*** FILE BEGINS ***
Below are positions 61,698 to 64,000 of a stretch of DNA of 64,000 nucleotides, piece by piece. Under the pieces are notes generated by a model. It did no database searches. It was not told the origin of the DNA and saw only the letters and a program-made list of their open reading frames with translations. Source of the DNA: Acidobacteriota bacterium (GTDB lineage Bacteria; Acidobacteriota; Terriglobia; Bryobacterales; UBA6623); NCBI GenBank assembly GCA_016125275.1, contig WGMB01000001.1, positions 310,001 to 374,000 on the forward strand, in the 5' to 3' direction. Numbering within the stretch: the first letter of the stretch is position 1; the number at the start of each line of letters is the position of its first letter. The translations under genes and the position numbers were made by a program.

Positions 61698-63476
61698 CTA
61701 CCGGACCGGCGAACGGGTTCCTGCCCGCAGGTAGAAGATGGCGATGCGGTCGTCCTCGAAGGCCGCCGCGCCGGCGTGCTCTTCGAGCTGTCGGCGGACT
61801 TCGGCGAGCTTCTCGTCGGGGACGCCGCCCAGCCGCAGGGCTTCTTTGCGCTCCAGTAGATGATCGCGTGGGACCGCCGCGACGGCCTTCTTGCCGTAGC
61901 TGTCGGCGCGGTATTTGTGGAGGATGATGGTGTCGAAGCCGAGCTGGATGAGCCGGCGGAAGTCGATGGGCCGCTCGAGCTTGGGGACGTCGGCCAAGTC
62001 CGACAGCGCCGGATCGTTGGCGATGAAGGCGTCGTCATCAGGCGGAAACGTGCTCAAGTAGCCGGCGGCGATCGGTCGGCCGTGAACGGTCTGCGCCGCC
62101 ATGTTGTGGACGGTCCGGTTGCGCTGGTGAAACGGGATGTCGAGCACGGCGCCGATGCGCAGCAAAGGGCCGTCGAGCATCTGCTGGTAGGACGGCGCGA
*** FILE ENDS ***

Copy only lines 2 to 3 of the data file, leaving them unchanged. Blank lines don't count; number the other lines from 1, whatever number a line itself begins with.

Positions 61698-63476
61698 CTA